In the last few months, many countries have begun reopening their borders to travellers and tourists, and friends and families from across the world have been getting together for the first time in years. They share some of their experiences with High Life
“I feel my family and Harry know each other now”
In February, I flew to Melbourne from London so that my baby son could meet my parents, brother, sister, nieces and nephews for the very first time.
The trip was postponed for a year because of the Australian border closure. As the pandemic went on, I genuinely feared my family might never meet Harry as a ‘baby’. We originally planned to go when he was six months old and perfectly sized for the bulkhead row bassinet. Instead, he was a lively 18-month-old who appeared absurdly large strapped to me in an Ergobaby as I paced the aisles begging him to sleep.
Harry greeted my parents at the airport with the biggest smile. It was worth every back-aching minute at 35,000 feet to see my son bond with his Australian grandparents. It helped erase the palpable sadness I felt during lockdown when I couldn’t share my newborn with the world. I also feel that my family and Harry know each other now and our regular FaceTime sessions are just that little bit more special.
“My mum kept saying she was scared I wasn’t real”
Standing in Heathrow Airport in January 2020, hugging my mum and sister goodbye, was emotional. I was heading off for a five-month internship in Indonesia, and it’d been a tough decision – I speak to my family almost every day – but I knew it would be worth it. We all clung to the knowledge that we’d see each other just a few months later, in April, when they would fly out to visit me. Then Covid hit, and it became clear I wasn’t going to see them anytime soon. The uncertainty was tough. However, 18 months later, on 15 November 2021, we finally reunited in Athens for a very special five-day trip. I hadn’t realised how much I had been affected by being stuck on the other side of the world away from my mum and sister for so long. When they met me at the airport it was almost overwhelming. My mum, with balloons in hand, kept saying she was scared I wasn’t real. We stood hugging for ages, not particularly caring that we were blocking the exit. It was only when we arrived back in England we finally cried with happiness.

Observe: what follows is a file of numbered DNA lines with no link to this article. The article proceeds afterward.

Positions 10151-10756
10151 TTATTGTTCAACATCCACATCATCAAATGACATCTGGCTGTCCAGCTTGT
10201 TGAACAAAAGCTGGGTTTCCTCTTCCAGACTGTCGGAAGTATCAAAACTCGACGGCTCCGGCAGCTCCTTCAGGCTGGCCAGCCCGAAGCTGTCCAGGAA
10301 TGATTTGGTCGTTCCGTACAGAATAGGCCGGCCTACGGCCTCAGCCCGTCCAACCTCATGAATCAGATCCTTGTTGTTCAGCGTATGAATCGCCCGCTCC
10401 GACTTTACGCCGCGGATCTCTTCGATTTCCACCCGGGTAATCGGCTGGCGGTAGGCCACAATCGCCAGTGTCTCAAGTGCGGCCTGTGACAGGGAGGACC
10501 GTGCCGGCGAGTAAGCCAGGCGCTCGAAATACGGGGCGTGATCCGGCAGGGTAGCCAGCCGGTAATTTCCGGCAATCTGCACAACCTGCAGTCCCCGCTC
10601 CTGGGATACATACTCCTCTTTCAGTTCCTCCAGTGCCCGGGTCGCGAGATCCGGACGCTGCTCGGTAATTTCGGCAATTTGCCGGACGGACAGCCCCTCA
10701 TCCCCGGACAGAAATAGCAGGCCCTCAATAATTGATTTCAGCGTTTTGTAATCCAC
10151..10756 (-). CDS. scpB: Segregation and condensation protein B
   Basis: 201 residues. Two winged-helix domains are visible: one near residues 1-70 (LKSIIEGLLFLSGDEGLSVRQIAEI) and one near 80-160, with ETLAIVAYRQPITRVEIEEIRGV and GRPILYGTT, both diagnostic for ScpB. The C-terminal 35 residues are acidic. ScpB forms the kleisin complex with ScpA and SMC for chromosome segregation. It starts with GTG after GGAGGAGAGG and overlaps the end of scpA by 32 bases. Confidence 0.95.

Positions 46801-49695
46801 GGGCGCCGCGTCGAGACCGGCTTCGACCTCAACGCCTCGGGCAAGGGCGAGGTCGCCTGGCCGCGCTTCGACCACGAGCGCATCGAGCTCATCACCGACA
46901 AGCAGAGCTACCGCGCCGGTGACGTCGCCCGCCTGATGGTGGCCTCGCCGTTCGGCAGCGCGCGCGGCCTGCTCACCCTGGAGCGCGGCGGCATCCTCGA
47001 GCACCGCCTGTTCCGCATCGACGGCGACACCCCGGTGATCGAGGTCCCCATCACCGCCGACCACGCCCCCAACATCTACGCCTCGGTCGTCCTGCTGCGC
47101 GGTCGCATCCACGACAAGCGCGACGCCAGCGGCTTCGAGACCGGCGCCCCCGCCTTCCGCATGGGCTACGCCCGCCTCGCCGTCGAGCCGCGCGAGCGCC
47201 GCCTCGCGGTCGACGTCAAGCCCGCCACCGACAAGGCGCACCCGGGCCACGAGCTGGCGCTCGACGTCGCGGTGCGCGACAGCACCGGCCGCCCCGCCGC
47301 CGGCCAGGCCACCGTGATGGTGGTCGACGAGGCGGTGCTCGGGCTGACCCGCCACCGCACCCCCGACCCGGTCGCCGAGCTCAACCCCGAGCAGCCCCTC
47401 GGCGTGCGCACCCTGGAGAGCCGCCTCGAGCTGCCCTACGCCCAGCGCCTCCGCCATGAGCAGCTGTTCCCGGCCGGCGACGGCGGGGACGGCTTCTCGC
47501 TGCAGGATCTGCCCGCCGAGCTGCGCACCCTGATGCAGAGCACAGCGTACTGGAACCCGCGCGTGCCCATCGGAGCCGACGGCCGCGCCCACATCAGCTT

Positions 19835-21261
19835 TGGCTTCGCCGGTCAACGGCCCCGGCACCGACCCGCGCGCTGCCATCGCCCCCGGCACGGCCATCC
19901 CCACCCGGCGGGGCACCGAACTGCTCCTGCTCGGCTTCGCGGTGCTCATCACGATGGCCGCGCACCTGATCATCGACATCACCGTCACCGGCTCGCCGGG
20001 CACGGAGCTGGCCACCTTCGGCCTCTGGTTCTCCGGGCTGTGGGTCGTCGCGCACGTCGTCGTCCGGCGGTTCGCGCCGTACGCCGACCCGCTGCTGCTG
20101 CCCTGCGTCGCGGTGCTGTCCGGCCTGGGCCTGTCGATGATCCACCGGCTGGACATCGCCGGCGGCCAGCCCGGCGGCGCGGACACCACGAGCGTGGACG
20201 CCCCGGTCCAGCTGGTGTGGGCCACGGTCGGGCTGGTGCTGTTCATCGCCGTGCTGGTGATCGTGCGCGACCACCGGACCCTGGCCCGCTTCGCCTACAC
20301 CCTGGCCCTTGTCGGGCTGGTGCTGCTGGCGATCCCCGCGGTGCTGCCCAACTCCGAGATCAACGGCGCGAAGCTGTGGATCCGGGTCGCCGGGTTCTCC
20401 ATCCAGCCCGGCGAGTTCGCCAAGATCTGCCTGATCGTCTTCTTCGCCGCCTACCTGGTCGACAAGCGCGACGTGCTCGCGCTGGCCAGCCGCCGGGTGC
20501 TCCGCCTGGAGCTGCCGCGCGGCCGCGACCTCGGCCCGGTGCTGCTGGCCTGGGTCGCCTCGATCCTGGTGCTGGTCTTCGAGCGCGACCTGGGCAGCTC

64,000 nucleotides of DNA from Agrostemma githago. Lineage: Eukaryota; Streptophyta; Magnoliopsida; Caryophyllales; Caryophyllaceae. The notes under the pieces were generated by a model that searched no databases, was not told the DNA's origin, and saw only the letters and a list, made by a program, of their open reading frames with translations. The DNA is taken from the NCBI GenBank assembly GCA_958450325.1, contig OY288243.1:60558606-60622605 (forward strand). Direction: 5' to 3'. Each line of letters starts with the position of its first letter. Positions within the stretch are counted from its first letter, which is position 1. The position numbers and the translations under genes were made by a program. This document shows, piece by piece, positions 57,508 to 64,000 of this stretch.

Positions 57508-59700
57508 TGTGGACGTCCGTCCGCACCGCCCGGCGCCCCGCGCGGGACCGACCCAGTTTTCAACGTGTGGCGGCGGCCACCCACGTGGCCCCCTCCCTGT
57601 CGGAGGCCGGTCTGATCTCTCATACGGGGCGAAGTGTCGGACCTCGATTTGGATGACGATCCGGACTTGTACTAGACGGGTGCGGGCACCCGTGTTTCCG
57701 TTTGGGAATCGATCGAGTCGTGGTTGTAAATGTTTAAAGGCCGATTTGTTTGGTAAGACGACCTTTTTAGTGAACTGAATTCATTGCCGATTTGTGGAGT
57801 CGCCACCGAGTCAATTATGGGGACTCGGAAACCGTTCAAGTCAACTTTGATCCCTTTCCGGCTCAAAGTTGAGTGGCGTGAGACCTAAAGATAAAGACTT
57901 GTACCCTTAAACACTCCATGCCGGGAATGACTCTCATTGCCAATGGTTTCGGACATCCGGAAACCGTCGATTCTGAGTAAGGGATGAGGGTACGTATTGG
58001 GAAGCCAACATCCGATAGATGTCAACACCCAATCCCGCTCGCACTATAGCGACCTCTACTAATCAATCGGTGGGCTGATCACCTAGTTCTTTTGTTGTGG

“The first hugs at the hotel were indescribable”
For my parents’ ruby anniversary in August 2021, we wanted to do something special. For their pearl (30 years), my siblings and I had taken them to the ‘Pearl of Peru’ – Machu Picchu.
My brother Stephen now lives on the other side of the world in New Zealand with his family, so we decided upon Thailand for the occasion. But, like so many others, our plans were disrupted by the pandemic. New Zealand’s borders were tightly closed. It was two years before we’d be able to see them. Finally, in February 2022, my boyfriend Rob and I, along with my parents, Mary and John, booked flights from Heathrow to meet Stephen, his wife Kelly and my nieces, Indie and Izzie (aged five and four) in Koh Samui, Thailand. We were beside ourselves with excitement.
“I’m seeing my granddaughters!” Mum told everyone en route. The first hugs at the hotel – the family-friendly ibis Samui Bophut – were indescribable. We laughed, cried and hugged for about ten minutes straight. Thailand was the perfect destination to host such a momentous occasion. We felt as if we had it to ourselves and the staff were so friendly.
At the Anantara Lawana Koh Samui Resort, we had the most amazing belated ruby celebration – an afternoon tea with Champagne in its treetop restaurant. Time melted away and three weeks were spent in utter bliss – we even managed to swim with a turtle! The happiest trip, with memories to last a lifetime.
What does it mean to escape?
Explorer, traveller and wanderlust wonder woman Christina Dodwell shares her experiences of life in lockdown
How I travel as a Black woman
Award-winning writer and photographer Lola Akinmade Åkerström describes the highs and lows of skin-deep encounters across the world
How to get a greater sense of escape on your next trip
Here comes the science: clinical psychologist Dr Sophie Mort reveals how to maximise that holiday high